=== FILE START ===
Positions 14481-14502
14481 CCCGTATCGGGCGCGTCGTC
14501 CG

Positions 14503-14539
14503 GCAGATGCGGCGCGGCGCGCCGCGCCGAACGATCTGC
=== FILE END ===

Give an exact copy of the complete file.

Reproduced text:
Positions 14481-14502
14481 CCCGTATCGGGCGCGTCGTC
14501 CG

Positions 14503-14539
14503 GCAGATGCGGCGCGGCGCGCCGCGCCGAACGATCTGC